As healthcare costs continue to rise, you can’t afford to overlook medical expenses when saving for retirement, and budgeting for them accordingly. Awareness of your health risks and management of chronic conditions can help you avoid using up your retirement money faster than planned.


Two common and often preventable conditions, diabetes and dementia, are among the costliest to treat.1 Early detection and treatment of these diseases can result in a better, not to mention less expensive, outcome. The risk factors for type 2 diabetes include:

  • Being overweight
  • Hypertension, high cholesterol and heart disease
  • Older age—a woman’s risk increases after menopause
  • Giving birth to a baby that weighed nine pounds or more3
  • Family history—a diabetic parent or sibling
  • Race/ethnicity—African-American, Native American, Asian-Americans and Hawaiian/Pacific Islanders have a higher risk than other groups

 

 

Approximately one quarter of diabetics aren’t even aware they have the disease, as symptoms tend to slowly develop over time. Common diabetes symptoms are:

  • Tiredness
  • Unexplained weight loss
  • Extreme thirst
  • Slow-healing sores
  • Increased urination
  • Tingling in the extremities
  • Blurred vision
  • Frequent urinary and yeast infections2

 

Interestingly, type 2 diabetes can also be a risk factor for Alzheimer’s disease and other forms of dementia. Glucose is not properly used in the brains of people with Alzheimer’s, and insulin receptors don’t work as effectively as they should. One could say that the Alzheimer’s-affected brain is in a diabetic state, almost a “type 3 diabetes.”3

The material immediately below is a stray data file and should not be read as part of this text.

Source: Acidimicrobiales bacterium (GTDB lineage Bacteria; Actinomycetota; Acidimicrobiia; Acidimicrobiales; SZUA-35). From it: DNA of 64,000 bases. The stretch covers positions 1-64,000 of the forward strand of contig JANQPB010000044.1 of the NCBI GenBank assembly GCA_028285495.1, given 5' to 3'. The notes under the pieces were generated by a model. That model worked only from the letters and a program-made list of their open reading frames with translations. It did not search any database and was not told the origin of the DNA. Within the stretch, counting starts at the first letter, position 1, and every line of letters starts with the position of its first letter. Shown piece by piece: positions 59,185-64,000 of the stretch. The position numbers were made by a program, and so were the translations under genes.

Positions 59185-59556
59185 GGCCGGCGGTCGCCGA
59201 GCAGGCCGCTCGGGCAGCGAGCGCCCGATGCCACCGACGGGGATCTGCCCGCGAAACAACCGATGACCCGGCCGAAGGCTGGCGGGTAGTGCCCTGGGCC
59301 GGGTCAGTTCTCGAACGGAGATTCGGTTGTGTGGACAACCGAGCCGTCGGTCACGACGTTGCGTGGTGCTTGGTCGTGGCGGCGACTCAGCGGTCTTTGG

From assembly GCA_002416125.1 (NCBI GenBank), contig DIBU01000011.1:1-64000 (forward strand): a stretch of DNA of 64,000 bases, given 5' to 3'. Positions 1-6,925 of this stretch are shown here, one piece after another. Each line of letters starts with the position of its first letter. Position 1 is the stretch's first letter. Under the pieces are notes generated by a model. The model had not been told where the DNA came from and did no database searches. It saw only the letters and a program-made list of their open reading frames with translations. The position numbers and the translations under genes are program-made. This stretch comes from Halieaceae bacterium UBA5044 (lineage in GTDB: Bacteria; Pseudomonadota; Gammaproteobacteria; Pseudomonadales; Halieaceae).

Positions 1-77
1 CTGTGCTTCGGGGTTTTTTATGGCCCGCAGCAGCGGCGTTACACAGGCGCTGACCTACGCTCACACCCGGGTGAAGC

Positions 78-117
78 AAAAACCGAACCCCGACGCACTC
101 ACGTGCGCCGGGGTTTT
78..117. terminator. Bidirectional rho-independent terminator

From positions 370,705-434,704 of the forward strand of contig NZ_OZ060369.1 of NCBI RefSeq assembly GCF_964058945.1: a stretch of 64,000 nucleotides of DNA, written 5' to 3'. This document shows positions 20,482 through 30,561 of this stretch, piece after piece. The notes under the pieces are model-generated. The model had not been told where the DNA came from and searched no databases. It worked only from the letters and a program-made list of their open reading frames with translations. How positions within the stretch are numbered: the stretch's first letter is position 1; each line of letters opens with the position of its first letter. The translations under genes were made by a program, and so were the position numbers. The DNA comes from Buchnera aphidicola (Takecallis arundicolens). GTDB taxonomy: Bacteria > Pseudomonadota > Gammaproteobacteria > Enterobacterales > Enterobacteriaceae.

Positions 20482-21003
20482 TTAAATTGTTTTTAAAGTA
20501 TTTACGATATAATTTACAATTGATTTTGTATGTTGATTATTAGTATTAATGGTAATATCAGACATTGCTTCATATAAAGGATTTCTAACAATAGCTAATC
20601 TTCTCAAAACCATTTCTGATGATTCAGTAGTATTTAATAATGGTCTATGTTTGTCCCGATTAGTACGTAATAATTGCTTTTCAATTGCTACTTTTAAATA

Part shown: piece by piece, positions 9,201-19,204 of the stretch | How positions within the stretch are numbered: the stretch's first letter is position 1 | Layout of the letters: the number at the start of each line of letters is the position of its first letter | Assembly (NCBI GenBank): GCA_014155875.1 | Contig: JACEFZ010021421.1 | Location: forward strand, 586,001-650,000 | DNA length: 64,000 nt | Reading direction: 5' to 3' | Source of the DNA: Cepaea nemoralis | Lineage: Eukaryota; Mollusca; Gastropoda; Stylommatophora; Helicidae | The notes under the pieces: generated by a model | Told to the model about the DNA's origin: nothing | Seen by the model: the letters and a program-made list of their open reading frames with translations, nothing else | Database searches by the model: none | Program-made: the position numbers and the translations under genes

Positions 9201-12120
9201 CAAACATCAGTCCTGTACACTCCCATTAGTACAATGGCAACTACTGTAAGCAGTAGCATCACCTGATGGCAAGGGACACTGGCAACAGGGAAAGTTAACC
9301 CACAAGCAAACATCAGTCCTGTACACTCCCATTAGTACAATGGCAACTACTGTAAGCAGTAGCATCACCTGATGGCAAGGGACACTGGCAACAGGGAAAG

It’s important to know the difference between normal memory loss and the type of loss that is cause for concern. Dementia symptoms include:

  • Difficulty communicating and reasoning
  • Short-term memory loss
  • Mood and personality changes
  • Difficulty completing normal, familiar tasks, as well as difficulty learning new things or routines
  • Confusion and loss of a sense of direction
  • Repeating oneself or repeating common daily actions

 

AARP provides a quick and easy quiz you can take to test your knowledge and understanding of normal memory loss versus warning signs of dementia.


Your best chance of preventing both diabetes and dementia is to eat a healthy, vitamin-rich diet, regularly exercise both your body and mind, and stay socially active. Remember, taking care of yourself will allow you to take care of your loved ones. Financially speaking, if you have a family history of diabetes, dementia or other possibly serious health problems, you should factor that into your retirement planning. Take into account that women generally spend more on medical costs than men, especially as they age. Consider looking into long-term care insurance, with a financial professional helping you decide if it’s for you.


1 MSN, “11 costliest diseases in the U.S.” January 2016, http://www.msn.com/en-us/money/healthcare/11-most-expensive-diseases-in-the-us/ss-BBnOzYV

2 Womenshealth.gov epublication, March 2016, http://womenshealth.gov/publications/our-publications/fact-sheet/diabetes.html

3 Alzheimer Society, “Diabetes and dementia—is there a connection?” February 2016, http://www.alzheimer.ca/en/About-dementia/Alzheimer-s-disease/Risk-factors/Diabetes-dementia-connection

 

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